I really don't buy the notion that CC retconned CT though. I mean, it didn't in the sense that every change CC did to CT canon happened after CT ended (as much as that concept matters in a story that doesn't really have linear time). It altered what happened to Schala, but nothing it did really like... changed the nature of Lavos, or any of the established characters.

Retconning is more what that DS port of CT did with its completely incoherent alternate endings that don't have anything to do with established canon from either CT or CC which make Schala even for no apparent reason.
6492  Media / Single-Player RPGs / Re: Villains MIA topic... on: June 05, 2009, 12:31:33 AM
Legend of Mana had some interesting villains, especially in regards to the storyline with Matilda and the fairies. Absolutely *nobody* was in the right in that thing. Escad and Irwin are the ones played up as the bad guys, with Irwin being more anti-hero and Escad, thematically, sort of being the main villain in the entire game, but even Matilda's pretty similar to Escad in her single-minded zealotry.

It's sort of like how if you take the laugh track out of Everyone Loves Raymond, you get a Chekhov play. Or not.
6493  Media / Single-Player RPGs / Re: What makes for a good RPG sequel? on: June 05, 2009, 12:16:02 AM
Phantasy Star is an interesting example. In each game they sort of rebuild things from the ground up, despite every game being a loose story sequel. PS4 was a very oddly prescient game. It came out in 1993 in Japan, but its style and general execution is... so far AHEAD of pretty much anything else at the time. I think PS1 has aged quite well despite some grinding early one, but Phantasy Star 2 and 3 were grindfests and not really a lot of fun from a modern perspective. They're not really MODERN games. They don't have that ahead-of-its-time-ness that PSI had, if you will.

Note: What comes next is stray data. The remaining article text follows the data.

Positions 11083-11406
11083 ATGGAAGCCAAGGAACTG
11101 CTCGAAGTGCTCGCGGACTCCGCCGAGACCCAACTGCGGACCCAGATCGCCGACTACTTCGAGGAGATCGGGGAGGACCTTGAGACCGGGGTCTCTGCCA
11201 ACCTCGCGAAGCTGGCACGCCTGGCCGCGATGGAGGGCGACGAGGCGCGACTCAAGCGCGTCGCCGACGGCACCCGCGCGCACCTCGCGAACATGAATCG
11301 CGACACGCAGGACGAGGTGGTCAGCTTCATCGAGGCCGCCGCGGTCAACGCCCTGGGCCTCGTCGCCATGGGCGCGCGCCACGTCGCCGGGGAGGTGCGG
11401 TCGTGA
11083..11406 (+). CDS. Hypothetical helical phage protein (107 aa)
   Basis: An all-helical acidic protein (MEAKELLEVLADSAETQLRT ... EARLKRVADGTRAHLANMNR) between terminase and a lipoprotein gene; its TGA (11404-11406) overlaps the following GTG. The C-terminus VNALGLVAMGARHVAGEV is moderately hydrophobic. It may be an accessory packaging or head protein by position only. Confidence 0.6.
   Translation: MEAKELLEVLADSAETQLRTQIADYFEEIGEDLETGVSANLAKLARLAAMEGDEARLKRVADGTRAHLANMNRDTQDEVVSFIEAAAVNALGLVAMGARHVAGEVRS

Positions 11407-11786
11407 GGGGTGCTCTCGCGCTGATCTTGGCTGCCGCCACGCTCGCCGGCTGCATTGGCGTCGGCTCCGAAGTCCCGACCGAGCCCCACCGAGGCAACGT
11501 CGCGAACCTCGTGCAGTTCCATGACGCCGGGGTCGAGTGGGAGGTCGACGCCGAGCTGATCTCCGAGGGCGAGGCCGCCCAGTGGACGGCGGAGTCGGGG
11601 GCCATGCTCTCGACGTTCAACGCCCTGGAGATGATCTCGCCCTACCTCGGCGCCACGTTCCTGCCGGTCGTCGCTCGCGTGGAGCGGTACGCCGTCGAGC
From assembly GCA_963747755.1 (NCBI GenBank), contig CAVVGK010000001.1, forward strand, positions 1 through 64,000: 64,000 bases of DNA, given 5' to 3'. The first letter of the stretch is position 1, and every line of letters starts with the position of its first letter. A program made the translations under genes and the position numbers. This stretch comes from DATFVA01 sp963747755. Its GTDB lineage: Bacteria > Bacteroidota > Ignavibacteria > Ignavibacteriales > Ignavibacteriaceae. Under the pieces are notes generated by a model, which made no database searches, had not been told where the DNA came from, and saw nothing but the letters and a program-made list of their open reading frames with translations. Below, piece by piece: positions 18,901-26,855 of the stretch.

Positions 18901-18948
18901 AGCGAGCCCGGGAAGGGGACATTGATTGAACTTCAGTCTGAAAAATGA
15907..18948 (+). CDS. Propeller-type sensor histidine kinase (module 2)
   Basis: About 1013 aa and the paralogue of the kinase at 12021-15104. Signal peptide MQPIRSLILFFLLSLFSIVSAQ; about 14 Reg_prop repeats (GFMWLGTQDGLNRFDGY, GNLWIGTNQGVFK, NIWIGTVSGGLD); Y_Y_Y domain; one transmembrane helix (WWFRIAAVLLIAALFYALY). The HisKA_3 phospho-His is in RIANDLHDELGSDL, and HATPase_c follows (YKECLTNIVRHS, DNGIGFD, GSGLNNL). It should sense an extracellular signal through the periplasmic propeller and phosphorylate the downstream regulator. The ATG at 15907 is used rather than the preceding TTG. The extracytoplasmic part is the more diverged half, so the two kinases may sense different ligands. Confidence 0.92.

PSIV is maybe what I'd call the first modern JRPG. Even to this day it has an incredibly tight narrative structure that melds very well with the game which is especially odd since PS2 and 3 were rather bad about that.
6494  Media / Single-Player RPGs / Re: Black Sigil: Blade of the Exiled for DS. Anyone have updates? on: June 05, 2009, 12:06:50 AM
Early Shin Megami Tensei games had ridiculous encounter rates too, and enemies would often come in multiple waves.

Quite! Difference, though: Spells were more damaging, you had more MP to play with, and auto battle was actually really, realy quick. Also, not even Persona 1 had dungeons as loopy as PS2's and Persona 1 pretty much had the wackiest dungeons in the whole super-series.

Also, generic comment about no random battles anywhere, more boss battles, boss battles only, and all battles must be unique and interesting.

Personally though speaking of PS2, arbitrary, awkwardly designed dungeons with very little interaction are my second biggest pet peeve from the SNES era. Endless lists of magic spells, most of them useless, is my other biggest pet peeve, which is why I sort of consider BoF2 to be pretty much garbage.